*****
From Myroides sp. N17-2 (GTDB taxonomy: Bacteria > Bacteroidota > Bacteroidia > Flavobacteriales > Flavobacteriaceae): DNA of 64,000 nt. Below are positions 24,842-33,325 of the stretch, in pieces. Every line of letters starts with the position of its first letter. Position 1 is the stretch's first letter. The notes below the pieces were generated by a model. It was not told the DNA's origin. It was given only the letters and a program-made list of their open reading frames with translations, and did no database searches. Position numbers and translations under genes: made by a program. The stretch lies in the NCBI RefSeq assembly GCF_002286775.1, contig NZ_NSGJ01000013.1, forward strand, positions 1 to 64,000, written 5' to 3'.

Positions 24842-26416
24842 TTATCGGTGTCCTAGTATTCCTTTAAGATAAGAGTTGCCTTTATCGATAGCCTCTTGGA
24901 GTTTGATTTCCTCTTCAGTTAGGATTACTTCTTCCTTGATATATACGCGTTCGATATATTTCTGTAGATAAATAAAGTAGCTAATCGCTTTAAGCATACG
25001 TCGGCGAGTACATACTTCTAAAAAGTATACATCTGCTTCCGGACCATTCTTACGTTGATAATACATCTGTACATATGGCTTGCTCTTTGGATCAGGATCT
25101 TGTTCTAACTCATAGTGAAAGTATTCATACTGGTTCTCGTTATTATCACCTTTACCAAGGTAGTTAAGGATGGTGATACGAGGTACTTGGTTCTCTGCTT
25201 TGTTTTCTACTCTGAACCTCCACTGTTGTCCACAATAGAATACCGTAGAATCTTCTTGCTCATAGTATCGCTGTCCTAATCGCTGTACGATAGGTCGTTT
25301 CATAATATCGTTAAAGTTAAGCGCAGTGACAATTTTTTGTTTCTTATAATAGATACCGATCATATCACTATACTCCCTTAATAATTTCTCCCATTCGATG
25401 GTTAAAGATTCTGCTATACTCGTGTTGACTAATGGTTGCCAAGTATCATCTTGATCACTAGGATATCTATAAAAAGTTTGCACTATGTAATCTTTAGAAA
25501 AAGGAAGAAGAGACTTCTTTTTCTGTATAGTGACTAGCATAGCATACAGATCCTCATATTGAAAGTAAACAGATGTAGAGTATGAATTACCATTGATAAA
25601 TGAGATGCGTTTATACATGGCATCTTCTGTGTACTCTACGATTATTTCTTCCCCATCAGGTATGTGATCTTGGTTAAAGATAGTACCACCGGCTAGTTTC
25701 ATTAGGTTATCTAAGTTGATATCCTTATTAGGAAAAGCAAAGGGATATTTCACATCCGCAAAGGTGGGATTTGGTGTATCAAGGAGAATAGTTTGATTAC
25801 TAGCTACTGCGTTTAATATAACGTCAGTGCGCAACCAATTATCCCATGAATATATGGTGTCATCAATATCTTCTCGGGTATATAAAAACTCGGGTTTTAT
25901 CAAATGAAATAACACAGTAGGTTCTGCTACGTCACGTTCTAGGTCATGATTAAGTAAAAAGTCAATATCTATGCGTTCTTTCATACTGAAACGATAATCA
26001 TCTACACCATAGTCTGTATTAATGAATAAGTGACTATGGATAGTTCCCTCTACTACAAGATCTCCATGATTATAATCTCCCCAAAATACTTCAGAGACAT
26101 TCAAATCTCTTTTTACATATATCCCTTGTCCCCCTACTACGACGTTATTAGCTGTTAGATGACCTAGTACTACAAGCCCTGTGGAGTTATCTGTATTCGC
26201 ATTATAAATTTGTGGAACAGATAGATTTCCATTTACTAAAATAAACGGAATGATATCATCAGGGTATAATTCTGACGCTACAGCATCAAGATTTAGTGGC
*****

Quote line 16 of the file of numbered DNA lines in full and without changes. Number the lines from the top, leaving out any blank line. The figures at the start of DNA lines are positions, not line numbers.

26101 TCAAATCTCTTTTTACATATATCCCTTGTCCCCCTACTACGACGTTATTAGCTGTTAGATGACCTAGTACTACAAGCCCTGTGGAGTTATCTGTATTCGC